Hi, I’ll Be Your Waiter Interrupting a Really Hard Conversationâ€œHi! I’m Donovan! I’ll be your waiter interrupting a really hard conversation tonight! Have you two been to Wild Oats before? You have? You just want to get through this conversation in a public place where neither of you can do something that will make the other uncomfortable? Fantastic! Well, just to remind you of our ordering process, I give you four erasable markers of different colors.
In 1989, my grandma gave me my first Game Boy. By the time this goes up, I'm sure it'll have been a couple weeks. Maybe a month or two? There's a point where you look back at an event and suddenly remember it happened, even if the happening of that event affects you every day. She was a loving mother to my father. A loving surrogate mother to my mother, who lost hers at a pretty young age. She was brilliant at Scrabble and terrible at golf and loved playing both. She read true crime novels in a day.
Here's something I want when I die: A Super Nintendo controller. Just put that controller in my hands. That small, smooth, purple and grey wonder. I know, I know. Real fans like the controllers with a lot of colors because that's what other regions got and other regions are better because they're not us. But that's not what I grew up with, so it's not what I want when I die. I want the purple and grey one.
Muck Rack makes it simple to find people, tweets, or articles that mention any name, keyword, company, hashtag etc. We've compiled this guide to help you make the most of your search.
Selecting a term
Start searching tweets, articles from media outlets, articles mentioned in tweets, journalists'
names, titles and bios with some suggested searches:
Companies or Topics (e.g. iPhone, Microsoft)
Phrases (e.g. "cloud computing") — use quotes to keep the terms together
Twitter handles (e.g. @username) — returns those who have mentioned or replied to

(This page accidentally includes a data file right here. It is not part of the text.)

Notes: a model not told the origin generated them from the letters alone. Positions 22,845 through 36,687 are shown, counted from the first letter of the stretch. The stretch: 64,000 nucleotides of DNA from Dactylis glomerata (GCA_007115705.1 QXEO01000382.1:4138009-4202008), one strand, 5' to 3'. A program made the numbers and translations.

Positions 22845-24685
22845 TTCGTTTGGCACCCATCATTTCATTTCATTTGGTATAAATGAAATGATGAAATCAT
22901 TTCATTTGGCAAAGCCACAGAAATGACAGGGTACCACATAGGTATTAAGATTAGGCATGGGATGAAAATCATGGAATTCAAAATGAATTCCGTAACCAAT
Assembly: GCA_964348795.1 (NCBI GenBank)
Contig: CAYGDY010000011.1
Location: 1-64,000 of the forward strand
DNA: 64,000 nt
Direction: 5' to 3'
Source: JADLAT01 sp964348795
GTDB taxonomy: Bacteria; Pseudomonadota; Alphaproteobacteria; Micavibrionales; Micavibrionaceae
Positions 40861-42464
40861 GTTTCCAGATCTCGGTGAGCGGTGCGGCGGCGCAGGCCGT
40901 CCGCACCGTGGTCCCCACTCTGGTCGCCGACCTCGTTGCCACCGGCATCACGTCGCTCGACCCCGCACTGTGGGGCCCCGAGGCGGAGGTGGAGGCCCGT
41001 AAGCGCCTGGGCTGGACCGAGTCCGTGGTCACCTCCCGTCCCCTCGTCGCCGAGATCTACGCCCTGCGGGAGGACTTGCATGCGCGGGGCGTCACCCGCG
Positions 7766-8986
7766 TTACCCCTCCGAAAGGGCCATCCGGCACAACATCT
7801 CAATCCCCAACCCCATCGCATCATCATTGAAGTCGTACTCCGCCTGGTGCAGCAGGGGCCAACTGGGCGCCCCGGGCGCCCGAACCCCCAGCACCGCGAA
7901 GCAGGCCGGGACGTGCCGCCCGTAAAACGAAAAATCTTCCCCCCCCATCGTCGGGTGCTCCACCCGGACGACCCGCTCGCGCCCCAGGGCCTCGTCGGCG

Names (e.g. "David Pogue")
Hashtags (e.g. #sxsw, #london2012)
Bio details (e.g. vegan, Olympics, father)
Muck Rack's Advanced Search allows for many boolean operators.
Find results that mention multiple specified terms, use AND or
+. For example, ensure each result contains both Elon Musk and Mark Zuckerberg by
searching Musk AND Zuckerberg or Musk + Zuckerberg.
Use the operators OR or , to broaden your search when you'd like either of
multiple terms to appear in results. (This is the default behavior of our search when no operators
are used). For example, results will contain either cake or cookie by searching cake OR cookie or cake,cookie
Use NOT or - to subtract results from your search. For
example, searching Disney will yield results about the Walt Disney Company as well as Walt Disney
World Resort. To exclude mentions of Disney World, search for Disney -World or Disney
When using one of these operators with a phrase, enclose it in quotation marks. For example, you can
find results about smartphones excluding Apple's iPhone 4S by searching smartphone -"iPhone
Exact case matching or punctuation
If you're searching for a brand name or keyword that relies on specific punctuation marks or capitalization, you can
find results that match your exact query by adding matchcase: before the keyword you're searching for, like matchcase:E*TRADE .
Use parentheses to separate multiple
boolean phrases. For example, to find journalists talking about having fun in Disney World or
Disneyland, search for ("disney world" OR disneyland) AND fun.
An asterisk can be used to search for any variation of a root word truncated by the asterisk. For example, searching for admin* will return results for administrator, administration, administer, administered, etc.
A near operator is an AND operator where you can control the distance between the words. You can vary the distance the near operation uses by adding a forward slash and number (between 0-99) such as strawberries NEAR/10 "whipped cream", which means the strawberries must exist within 10 words of "whipped cream".